Since the protease sensitivities of apo-RXR with and without H12 are distinguishable, we next used the protease assay to probe the conformational change in RXR induced by TR heterodimerization. The presence of apo-TR reduced the proteolytic stability of the C-terminal RXR fragment characteristic of the aporeceptor conformation that does not bind CoR (Fig. (Fig.5C;5C; compare lanes 2 and 3). This result indicates that interaction with TR repositions RXR H12 to unmask the CoR interaction surface (Fig. (Fig.5D).5D). This predicts that the ability of TR to reposition H12 should be sequence specific. Thus, we tested for complementation of TR repression by RXRΔ449-A7. This H12 sequence mutant differed from wild-type RXR in that it failed to rescue TR(AHT) either for repression (Fig. (Fig.5E)5E) or for CoR interaction (Fig. (Fig.5F).5F). Thus, the specific sequence of H12 is an important determinant of CoR binding to the TR-RXR heterodimer.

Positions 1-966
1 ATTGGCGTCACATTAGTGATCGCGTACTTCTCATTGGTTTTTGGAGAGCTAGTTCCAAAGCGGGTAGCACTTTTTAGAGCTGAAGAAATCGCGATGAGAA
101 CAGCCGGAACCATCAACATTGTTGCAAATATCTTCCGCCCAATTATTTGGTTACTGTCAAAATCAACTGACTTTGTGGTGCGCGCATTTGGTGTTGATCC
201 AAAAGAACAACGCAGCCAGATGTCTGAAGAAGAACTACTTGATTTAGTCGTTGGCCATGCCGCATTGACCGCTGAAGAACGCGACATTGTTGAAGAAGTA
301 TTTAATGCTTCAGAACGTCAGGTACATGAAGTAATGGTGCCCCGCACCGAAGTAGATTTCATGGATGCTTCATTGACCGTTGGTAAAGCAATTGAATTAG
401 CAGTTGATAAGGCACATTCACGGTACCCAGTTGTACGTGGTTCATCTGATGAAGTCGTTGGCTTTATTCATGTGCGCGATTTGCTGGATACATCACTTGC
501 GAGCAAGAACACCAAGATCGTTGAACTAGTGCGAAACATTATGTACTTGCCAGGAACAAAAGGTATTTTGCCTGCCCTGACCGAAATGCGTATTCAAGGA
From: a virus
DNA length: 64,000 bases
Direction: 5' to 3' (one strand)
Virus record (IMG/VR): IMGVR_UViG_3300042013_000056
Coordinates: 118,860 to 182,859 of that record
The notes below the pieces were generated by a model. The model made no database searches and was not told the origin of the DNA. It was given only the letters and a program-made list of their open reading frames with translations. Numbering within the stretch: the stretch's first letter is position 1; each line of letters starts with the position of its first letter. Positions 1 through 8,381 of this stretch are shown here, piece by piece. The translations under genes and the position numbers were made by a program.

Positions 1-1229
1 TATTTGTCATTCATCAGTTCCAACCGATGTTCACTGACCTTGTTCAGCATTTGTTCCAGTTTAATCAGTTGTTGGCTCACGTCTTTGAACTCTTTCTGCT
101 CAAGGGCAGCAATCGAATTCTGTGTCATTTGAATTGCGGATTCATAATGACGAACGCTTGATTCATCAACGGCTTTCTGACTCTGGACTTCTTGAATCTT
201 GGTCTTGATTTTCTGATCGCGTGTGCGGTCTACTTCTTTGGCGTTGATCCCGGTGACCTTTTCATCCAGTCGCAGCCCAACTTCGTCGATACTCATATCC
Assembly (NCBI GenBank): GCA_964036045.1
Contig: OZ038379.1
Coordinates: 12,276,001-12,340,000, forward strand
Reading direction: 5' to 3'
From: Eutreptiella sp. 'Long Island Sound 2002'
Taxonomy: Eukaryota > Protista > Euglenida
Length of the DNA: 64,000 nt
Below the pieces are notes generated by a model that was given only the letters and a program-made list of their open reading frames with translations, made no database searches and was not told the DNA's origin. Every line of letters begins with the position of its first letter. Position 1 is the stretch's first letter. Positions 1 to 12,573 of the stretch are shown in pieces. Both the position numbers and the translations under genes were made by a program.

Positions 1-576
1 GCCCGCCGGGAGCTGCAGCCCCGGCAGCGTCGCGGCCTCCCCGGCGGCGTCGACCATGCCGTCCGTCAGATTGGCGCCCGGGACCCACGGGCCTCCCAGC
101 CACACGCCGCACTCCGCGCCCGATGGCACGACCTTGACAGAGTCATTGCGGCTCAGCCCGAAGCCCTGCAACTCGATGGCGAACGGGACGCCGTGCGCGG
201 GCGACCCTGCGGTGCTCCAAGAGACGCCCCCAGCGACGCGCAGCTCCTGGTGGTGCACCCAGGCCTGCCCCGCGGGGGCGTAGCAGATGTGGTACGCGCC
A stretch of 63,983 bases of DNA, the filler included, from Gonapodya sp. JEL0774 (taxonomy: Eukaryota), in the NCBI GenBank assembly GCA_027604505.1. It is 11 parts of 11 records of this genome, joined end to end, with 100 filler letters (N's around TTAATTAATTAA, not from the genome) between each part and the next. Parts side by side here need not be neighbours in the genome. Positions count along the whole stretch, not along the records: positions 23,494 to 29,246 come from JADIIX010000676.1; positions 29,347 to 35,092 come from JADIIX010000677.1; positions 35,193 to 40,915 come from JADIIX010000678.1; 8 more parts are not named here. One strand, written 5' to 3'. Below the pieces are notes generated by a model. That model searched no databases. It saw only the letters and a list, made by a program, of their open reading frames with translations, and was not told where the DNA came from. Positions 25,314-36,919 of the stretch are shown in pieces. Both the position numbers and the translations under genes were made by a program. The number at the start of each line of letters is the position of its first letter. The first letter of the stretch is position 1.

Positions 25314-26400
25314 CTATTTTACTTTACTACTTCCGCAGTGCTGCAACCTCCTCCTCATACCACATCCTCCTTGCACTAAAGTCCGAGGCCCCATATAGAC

T3 binding releases CoR from TR-RXR heterodimers. The strong TR-RXR interaction mediated by H10 and H11 (the “ninth heptad”) is ligand independent, but we hypothesized that the weak interaction of RXR H12 with TR might be sensitive to ligand-induced changes in the conformation of TR. This was tested in the protease sensitivity assay. Indeed, the ability of TR heterodimerization to allosterically promote the “unmasked” conformation of RXR was reversed by T3 (Fig. (Fig.5C,5C, compare lanes 3 and 4), indicating that H12 does not interact with holo-TR. We next used an H12 deletion mutant (ΔAF2, missing the last nine amino acids) and an H12 point (E403A) mutant of Gal4-TR(AHT) to test the hypothesis that repositioning of TR H12 in the presence of T3 is involved in the undocking of RXR H12 and thus the release of CoR from the TR-RXR heterodimer (Fig. (Fig.5G).5G). T3 does not activate either TR mutant because of the alterations in H12 that prevent CoA binding. Because of their CoR box mutations, these TR mutants only weakly repress transcription. However, Gal4-RXR can rescue this defect (Fig. (Fig.5H).5H). Addition of T3 to the Gal4-RXR–Gal4-TR(AHT)ΔAF2 dimer has no effect on repression. The concentration of T3 used (1 μM) was well above the Kd of the mutant Gal4-TRα1(AHT)ΔAF2 (the measured Kd was 27 nM). By contrast, addition of T3 to the Gal4-RXR–Gal4-TR(AHT)E403A dimer relieves repression. This suggests that the T3-dependent switch in position of TR H12 (which is deleted in the ΔAF2 mutant) prevents RXR H12 from interacting with TR, thereby remasking the RXR repression function. Thus, RXR H12 differentially recognizes the liganded and unliganded conformations of TR and this switch regulates the repression of the TR-RXR heterodimer.